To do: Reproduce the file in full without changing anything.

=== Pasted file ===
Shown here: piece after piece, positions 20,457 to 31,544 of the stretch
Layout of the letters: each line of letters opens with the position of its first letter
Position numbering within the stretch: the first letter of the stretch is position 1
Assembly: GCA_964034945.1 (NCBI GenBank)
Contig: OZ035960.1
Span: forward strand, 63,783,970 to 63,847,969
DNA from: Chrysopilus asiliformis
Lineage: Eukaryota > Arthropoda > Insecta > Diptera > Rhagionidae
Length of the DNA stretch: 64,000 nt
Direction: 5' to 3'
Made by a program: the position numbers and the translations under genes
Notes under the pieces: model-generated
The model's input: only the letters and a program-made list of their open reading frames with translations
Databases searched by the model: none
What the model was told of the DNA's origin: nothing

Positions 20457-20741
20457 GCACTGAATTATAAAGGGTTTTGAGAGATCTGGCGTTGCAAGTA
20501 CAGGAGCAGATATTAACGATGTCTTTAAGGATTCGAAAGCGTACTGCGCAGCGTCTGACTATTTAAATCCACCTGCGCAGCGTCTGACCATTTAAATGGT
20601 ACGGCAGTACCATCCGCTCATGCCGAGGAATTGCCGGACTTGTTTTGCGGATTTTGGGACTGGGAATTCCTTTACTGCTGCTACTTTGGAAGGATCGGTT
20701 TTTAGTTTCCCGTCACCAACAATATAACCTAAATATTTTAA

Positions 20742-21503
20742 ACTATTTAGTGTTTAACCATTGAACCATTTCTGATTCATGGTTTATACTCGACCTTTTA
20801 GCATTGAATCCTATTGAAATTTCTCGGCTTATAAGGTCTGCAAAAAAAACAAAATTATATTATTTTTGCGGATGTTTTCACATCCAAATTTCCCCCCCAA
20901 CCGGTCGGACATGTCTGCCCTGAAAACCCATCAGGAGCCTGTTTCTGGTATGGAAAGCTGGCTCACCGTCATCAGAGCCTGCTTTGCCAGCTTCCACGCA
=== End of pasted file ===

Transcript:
Shown here: piece after piece, positions 20,457 to 31,544 of the stretch
Layout of the letters: each line of letters opens with the position of its first letter
Position numbering within the stretch: the first letter of the stretch is position 1
Assembly: GCA_964034945.1 (NCBI GenBank)
Contig: OZ035960.1
Span: forward strand, 63,783,970 to 63,847,969
DNA from: Chrysopilus asiliformis
Lineage: Eukaryota > Arthropoda > Insecta > Diptera > Rhagionidae
Length of the DNA stretch: 64,000 nt
Direction: 5' to 3'
Made by a program: the position numbers and the translations under genes
Notes under the pieces: model-generated
The model's input: only the letters and a program-made list of their open reading frames with translations
Databases searched by the model: none
What the model was told of the DNA's origin: nothing

Positions 20457-20741
20457 GCACTGAATTATAAAGGGTTTTGAGAGATCTGGCGTTGCAAGTA
20501 CAGGAGCAGATATTAACGATGTCTTTAAGGATTCGAAAGCGTACTGCGCAGCGTCTGACTATTTAAATCCACCTGCGCAGCGTCTGACCATTTAAATGGT
20601 ACGGCAGTACCATCCGCTCATGCCGAGGAATTGCCGGACTTGTTTTGCGGATTTTGGGACTGGGAATTCCTTTACTGCTGCTACTTTGGAAGGATCGGTT
20701 TTTAGTTTCCCGTCACCAACAATATAACCTAAATATTTTAA

Positions 20742-21503
20742 ACTATTTAGTGTTTAACCATTGAACCATTTCTGATTCATGGTTTATACTCGACCTTTTA
20801 GCATTGAATCCTATTGAAATTTCTCGGCTTATAAGGTCTGCAAAAAAAACAAAATTATATTATTTTTGCGGATGTTTTCACATCCAAATTTCCCCCCCAA
20901 CCGGTCGGACATGTCTGCCCTGAAAACCCATCAGGAGCCTGTTTCTGGTATGGAAAGCTGGCTCACCGTCATCAGAGCCTGCTTTGCCAGCTTCCACGCA